Young and coffee in varying degrees, Kat also says stuff @ThoroughlyMode
Published November 26th 2010
When I was a little kid I wanted to be a bird. Not in the same way that other kids wanted to be Superman or Spiderman, but in the same way as you might want to be a Doctor or a Fireman, because birds are real, silly. And they had the audacity to fly around my garden making me sick with jealousy. Once I'd resolved myself to the fact that I wasn't going to be a bird, I took to watching them. With a patience that would have made my Mum check my pulse. I watched them build nests and talk to each other, and do little dances and protect their eggs and all sorts of other birdy behaviours. I didn't know it at the time, because I was a four year old of average intelligence, but I'd become a birder.
There are two main things about birdwatching that might put you off: 1. It sounds like a hobby the domain of the kagool-wearing-classes, and 2. A lot of people think it basically involves spending your weekends sitting still and quiet in a bush. What you should know is that neither a kagool nor sitting still for hours are essential parts of the birdwatching experience. All you might need to get you started is a gentle reminder of how cool birds are and how interesting it is to watch them get up to their social antics.
It's super easy to get going and bird watch casually. There will be birds in your garden and round your local area, so do some research and find out what kinds they are and what sorts of things they get up to: what the noises they make mean, where and when they might build their nests and whether they stay in the same place all year or winter in warmer climes. In the UK the best place to start your research is on the RSPB (Royal Society for Protection of Birds) Website, in Australia visit Birds Australia, in the US try the American Birding Association, the National Audubon Society or the American Bird Conservancy. If you're not sure who to contact locally get in touch with Birdlife International who'll be sure to know. These are excellent places to meet with other like minded feathery fans as well if you're interested in the social aspect of birdwatching.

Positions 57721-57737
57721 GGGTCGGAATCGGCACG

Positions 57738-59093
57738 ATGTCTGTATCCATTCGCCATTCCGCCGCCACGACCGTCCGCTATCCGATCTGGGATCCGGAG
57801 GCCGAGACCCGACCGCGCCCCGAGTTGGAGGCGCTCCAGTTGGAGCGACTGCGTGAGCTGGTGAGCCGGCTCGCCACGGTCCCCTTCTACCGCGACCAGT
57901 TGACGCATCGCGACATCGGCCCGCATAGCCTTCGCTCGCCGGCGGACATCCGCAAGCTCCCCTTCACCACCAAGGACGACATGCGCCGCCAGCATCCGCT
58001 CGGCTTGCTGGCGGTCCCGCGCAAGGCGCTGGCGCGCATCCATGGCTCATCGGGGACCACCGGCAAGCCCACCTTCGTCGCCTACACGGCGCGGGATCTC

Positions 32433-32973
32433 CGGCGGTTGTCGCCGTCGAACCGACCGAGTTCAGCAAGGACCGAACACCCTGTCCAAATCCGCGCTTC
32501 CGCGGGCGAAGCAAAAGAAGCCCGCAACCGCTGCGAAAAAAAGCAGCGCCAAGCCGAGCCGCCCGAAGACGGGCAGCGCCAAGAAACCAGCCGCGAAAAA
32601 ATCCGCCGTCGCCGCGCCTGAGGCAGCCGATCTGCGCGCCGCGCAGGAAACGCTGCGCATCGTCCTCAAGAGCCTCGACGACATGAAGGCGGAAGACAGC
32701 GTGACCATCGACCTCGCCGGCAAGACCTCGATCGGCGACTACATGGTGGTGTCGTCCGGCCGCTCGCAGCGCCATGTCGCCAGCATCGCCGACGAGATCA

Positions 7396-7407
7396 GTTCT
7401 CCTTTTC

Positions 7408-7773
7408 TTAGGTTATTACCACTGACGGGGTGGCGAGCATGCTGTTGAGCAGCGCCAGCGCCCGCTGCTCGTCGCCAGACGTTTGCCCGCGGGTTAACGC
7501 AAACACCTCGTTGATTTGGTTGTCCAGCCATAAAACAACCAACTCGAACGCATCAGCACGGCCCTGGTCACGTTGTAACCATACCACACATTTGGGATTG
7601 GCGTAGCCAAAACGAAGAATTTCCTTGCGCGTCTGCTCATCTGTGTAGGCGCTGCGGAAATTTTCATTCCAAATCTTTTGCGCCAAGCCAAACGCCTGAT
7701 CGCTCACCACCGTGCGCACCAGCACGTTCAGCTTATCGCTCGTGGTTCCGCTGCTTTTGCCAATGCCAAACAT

Once you've cased your local birds it's time to spread your wings and travel further afield: parks, forests or National Parks are birdy restaurants and drop in centres, rivers are good places to live and do some fishing, as are steep, seaside cliffs, but wetlands offer a wealth of bird life that's hard to beat as far as variety goes. Your local birding website will be able to give you some specific suggestions. Bring your binoculars, camera and a tripod if you have one, to ensure you get the closest view of the birds you're watching. You should also bring a notebook to record the vital statistics of any birds you've not seen before, and print out pictures and descriptions of any birds you're hoping to run into so you can recognise them easily.
The very best places to bird watch are on migration routes where you can see hundreds, or even thousands of birds flying off somewhere nicer for the winter. In autumn and spring, when most birds travel they're also at their most vocal – chatting to each other about when they're planning to leave. In spring when they come back they're often in the mood for love, so this is when you'll see mating dances and elaborate nest building competitions. It's not just migrating birds who become amorous and chatty with the warmth, even if your local garden birds (who you might have unconsciously given names by this time) stay home for the winter they'll be getting more active with the thaw. If your local birds do stay at home it might be a nice idea to make them a bird feeder and give them a little help getting though the winter. Unscientific, yes, but a good way to ensure you see them regularly.
One of the nicest things about birdwatching is that you may find that you're starting to do it all the time – glancing around on your walk to work to find out if that was a red breast you spotted on what you thought first was a city sparrow. And your friends are more likely to be impressed than disgusted by your new won ability to tell them which bird that was singing them that sweet little toowit toowoo – or else keeping them up all night with its incessant chirping.
The extreme end of the birding scale involves twitching, which means travelling to birdwatch. This sounds pretty geeky, but as you can quickly see, some of the best places to see rare birds are also some of the world's most exciting, untouched environments – see arrogant Scarlet Macaws in the South American tropics, see polite Puffins on the coasts of the UK and Newfoundland or Bald Eagles, the great hunters, in Alaska.
Despite all the feathery action, for some people there's something very Zen about birdwatching: it's a chance to get out into the countryside and watch and listen without having to rush around. Best done in friendly company so that you can share eyes and the childish enjoyment of appreciating how cool it is that birds can fly (again.).